“This is an artwork, however, that you go inside of physically, not just mentally,” Ulmer says. “It’s a piece of art that has to function in a certain way and has to provide some services or a place for workers or someplace for business to get done. And so there are different pressures on the creation of an architectural work of art than there are in other art forms, but it’s absolutely a work of art.”

“Architecture oftentimes is not a very public expression of art and design,” says Toby Olsen, 28, of Cedar Rapids, an intern architect with OPN Architects. He’ll lead a noon time “Art Bites” program on the library design June 6 at the art museum.

“Anytime you get the chance to give people a peek behind the curtain and show them the process from beginning to end is a great opportunity,” Olsen says. “It’s very exciting to me to give people the chance to see something they might not normally have access to.”

Many of these buildings, when completed, also will house public art, Ulmer adds. The riverside amphitheater, he notes, while not housed within four walls, has the entire downtown skyline as its backdrop. “If you want to look for art, you don’t need to look any further than that,” he says. “It’s a wonderful, wonderful positioning.”

"Air View of Loop District, Municipal Island and Quaker Oats Plant, Cedar Rapids, Iowa," about 1930

The companion exhibition of vintage postcards, framed in groupings such as street scenes, theaters and commerce, provides a snapshot of the city center as it looked during the building boom 100 years ago.

The view will be “like stepping off a train,” Ulmer says. Some are photographs, others have a “painterly quality,” but all are scenes Cedar Rapidians of yore were proud to send to friends and relatives.

Ulmer calls the current building boom a “transformative moment” for the city.

OPN architects Brown and Olsen, whose firm is involved with the library, federal courthouse and convention complex shown in the exhibition, realize the city’s changing face stirs mixed emotions.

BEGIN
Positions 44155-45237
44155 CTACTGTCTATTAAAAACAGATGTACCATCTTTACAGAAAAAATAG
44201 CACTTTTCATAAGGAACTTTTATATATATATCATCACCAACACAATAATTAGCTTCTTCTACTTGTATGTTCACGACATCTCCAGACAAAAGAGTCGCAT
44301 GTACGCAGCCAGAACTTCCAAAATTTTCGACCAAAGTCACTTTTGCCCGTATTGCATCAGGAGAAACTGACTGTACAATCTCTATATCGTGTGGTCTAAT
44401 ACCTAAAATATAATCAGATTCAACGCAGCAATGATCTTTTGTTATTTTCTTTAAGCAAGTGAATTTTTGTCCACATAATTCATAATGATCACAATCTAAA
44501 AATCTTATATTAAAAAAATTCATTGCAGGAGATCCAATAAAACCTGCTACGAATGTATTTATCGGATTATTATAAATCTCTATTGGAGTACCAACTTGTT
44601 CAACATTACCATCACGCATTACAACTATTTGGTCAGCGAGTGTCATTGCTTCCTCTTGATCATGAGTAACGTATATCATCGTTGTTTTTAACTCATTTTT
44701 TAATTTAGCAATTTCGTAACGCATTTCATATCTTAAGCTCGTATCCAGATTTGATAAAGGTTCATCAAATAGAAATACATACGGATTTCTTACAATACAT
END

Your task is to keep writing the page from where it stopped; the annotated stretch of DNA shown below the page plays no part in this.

“A lot of people are disappointed in seeing signature historic buildings coming down, but a lot of preservation work is taking place,” Brown says, “like the preservation of the old federal courthouse by converting it to city offices and the preservation of the Veterans Memorial Building and the Paramount Theatre. … I’m glad to see we’re holding onto what we are holding onto.” 

"Union Passenger Station, Cedar Rapids, Iowa," about 1910

Building booms tend to go in cycles, and Olsen calls this one “a little bit of a catharsis.”

“We had the disaster and managed to cope with all of the issues that came with that,” he says. “We’re making headway. We have the chance to regain what we lost and the opportunity for building back smarter, building back better, showing everyone ‘we’re back, we’re here to stay, we made it through these tough times.’”

The new buildings are designed to be signatures, as well.

“The new skeletons are our chance to make some history and write our future,” Olsen says. “The new library is going to be here for a very long time. It’s designed in a way that’s conducive to change, and be part of the next wave, the next wave and the next wave (of building projects). It’s designed as a landmark — smart in the way it’s designed and the way it can grow.”

 

ARTS EXTRA

What: “Looking Forward, Looking Back: Architecture of Downtown Cedar Rapids, Then and Now”

Where: Cedar Rapids Museum of Art, 410 Third Ave. SE

When: “Looking Forward: New Architecture in Downtown Cedar Rapids,” June 2 to Sept. 9, 2012; “Looking Back: Vintage Post Cards of Downtown Cedar Rapids,” now through Aug. 26, 2012

Hours: Noon to 4 p.m. Tuesday, Wednesday, Friday, Sunday; noon to 8 p.m. Thursday; 10 a.m. to 4 p.m. Saturday

Admission: $5 adults; $4 ages 62 and over and college students; free ages 18 and under and Museum Members; free all ages 4 to 8 p.m. Thursdays

Free events: Public preview reception, 5 to 7 p.m. Friday, June 1, 2012; Building Art: Family Fun Day at the CRMA, 11 a.m. to 3 p.m. Saturday, June 2, 2012; Art Bites with Toby Olsen of OPN Architects, 12:15 to 12:45 p.m. Wednesday, June 6, 2012; Lego Landmarks, kids’ hands-on building activity, 4 to 7 p.m. Thursday, June 14, 2012; architectural lecture by Cedar Rapids Historian Mark Hunter, 1 to 2 p.m. Sunday, June 24, 2012

Information: Crma.org

 

Exhibit sites

Construction/renovation sites highlighted in “Looking Forward: New Architecture of Downtown Cedar Rapids”

Cedar Rapids Convention Complex: 119 First Ave. SE

Cedar Rapids Public Library: 400 block of Fourth Avenue SE

Central Fire Station: 713 First Ave. SE

Jean Oxley Linn County Public Service Center: 930 First St. SW

Juvenile Justice Center: 211 Eighth Ave. SW

NewBo City Market: 12th Avenue and Third Street SE

Riverfront Amphitheater: Next to the Cedar Rapids Police Station, 505 First St. SW

U.S. Federal Courthouse: 111 Seventh Ave. SE

 

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art exhibit, Cedar Rapids Museumof Art, , Looking Forward Looking Back, opn architects, Sean Ulmer